BRUSSELS (Reuters) - A group of European Union leaders gathered in Brussels on Sunday to discuss a common approach to asylum and migration.
Below are the leaders’ comments on arriving for talks.
German Chancellor Angela Merkel
“One large part of today’s discussions will be protecting the outside borders and how we reduce illegal migration to Europe. There will also be a discussion about secondary migration, how do we treat each other fairly inside Schengen, how can we find a reasonable balance.”
“We discuss this here in view of the European Council. But we know that at the European Council, unfortunately, we will not have a complete solution of the migration issue. That is why there will be bilateral and trilateral agreements, how can we help each other - not always wait for all 28 members but think about what is important to whom. This search for a ‘modus vivendi’ and continue to work on having a joint European solution is at the center of today’s talks. Work will continue in the coming days. Today is a advisory and working meeting. It is a first exchange, not more and not less. But regarding the question: can we get bilateral and trilateral agreements in the coming days, this meeting is very important.”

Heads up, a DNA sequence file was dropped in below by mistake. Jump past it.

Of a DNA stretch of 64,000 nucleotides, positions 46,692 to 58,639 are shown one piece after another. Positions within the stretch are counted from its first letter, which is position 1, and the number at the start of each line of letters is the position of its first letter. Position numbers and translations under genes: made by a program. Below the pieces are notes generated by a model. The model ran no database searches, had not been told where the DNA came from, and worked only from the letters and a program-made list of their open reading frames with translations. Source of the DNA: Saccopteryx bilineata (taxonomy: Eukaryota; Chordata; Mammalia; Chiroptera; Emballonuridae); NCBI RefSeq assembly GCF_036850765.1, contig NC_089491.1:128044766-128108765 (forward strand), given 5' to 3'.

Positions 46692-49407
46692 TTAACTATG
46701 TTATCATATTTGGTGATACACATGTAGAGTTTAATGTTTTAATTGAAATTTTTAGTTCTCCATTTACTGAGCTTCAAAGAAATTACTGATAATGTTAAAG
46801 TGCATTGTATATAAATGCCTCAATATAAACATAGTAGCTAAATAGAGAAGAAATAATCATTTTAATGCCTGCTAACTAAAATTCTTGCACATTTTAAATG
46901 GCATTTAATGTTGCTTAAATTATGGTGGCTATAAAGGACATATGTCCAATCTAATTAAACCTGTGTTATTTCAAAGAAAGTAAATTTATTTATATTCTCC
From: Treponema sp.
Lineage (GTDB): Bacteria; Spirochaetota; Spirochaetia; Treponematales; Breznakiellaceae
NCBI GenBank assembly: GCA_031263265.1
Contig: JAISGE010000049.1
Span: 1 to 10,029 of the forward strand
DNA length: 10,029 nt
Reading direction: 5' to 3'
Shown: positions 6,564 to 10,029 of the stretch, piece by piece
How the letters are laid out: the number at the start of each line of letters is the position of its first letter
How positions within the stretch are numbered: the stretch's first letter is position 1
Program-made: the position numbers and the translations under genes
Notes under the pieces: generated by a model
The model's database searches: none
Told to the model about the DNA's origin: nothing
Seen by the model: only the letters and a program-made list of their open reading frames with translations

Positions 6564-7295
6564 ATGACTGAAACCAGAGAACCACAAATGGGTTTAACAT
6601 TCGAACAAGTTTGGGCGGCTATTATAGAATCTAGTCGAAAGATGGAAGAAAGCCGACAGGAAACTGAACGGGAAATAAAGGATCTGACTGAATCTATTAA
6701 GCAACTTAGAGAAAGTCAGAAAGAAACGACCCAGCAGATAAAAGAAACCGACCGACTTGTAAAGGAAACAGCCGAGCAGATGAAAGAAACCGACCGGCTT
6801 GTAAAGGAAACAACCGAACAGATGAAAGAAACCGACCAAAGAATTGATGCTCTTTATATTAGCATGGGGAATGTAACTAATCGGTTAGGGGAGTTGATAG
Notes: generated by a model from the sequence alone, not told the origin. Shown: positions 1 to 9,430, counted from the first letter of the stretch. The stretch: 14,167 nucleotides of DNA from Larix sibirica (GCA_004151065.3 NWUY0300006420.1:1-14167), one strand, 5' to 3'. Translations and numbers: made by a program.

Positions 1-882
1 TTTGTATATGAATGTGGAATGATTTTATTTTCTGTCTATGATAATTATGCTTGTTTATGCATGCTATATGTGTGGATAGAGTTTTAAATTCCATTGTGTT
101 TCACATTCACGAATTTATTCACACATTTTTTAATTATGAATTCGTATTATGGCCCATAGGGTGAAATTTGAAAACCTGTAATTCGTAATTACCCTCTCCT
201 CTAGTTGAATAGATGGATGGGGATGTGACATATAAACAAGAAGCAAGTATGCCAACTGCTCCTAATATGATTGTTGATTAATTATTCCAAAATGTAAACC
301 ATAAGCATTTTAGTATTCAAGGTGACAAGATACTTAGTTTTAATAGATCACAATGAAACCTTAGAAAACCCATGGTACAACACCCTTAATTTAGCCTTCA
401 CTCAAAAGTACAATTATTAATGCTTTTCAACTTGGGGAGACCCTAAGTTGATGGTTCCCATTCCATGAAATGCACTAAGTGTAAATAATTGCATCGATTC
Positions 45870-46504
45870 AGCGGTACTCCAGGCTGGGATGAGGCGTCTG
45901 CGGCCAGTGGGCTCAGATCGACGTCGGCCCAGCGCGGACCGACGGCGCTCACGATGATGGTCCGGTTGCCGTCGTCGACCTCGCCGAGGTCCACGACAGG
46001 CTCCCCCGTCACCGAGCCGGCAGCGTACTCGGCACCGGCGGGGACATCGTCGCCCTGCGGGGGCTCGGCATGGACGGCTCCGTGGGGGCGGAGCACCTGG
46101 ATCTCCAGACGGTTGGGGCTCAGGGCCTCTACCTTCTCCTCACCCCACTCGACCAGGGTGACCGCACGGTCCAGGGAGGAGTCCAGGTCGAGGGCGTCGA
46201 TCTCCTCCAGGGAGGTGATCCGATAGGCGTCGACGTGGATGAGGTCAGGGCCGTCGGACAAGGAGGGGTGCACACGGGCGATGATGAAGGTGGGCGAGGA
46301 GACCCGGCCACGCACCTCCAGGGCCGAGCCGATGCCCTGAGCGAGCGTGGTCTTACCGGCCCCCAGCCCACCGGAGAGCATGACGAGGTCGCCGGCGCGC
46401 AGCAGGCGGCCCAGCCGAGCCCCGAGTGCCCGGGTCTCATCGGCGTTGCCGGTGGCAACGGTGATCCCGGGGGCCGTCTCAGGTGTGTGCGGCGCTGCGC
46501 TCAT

Spanish Prime Minister Pedro Sanchez
“Our position is that Spain ... is fulfilling our commitments. Of course we are committed with the European Union, we are willing to reach this common response toe a global challenge which is the migration flows that are coming especially now from western Mediterranean and we would ask for the support from our comrades, other member states, in order to control better the flow that we are suffering now from the western Mediterranean.”
Belgian Prime Minister Charles Michel
“What is important for Belgium are controlling the external borders of the European Union. This is a prerequisite to safe the free movement of people in the Schengen zone. The second important point today is to make clear what the potential conditions are for hotspots and reception centers in line with international law. The third point is that it is very important to get an agreement on Dublin to guarantee solidarity and responsibility.”
Reporting by Robert-Jan Bartunek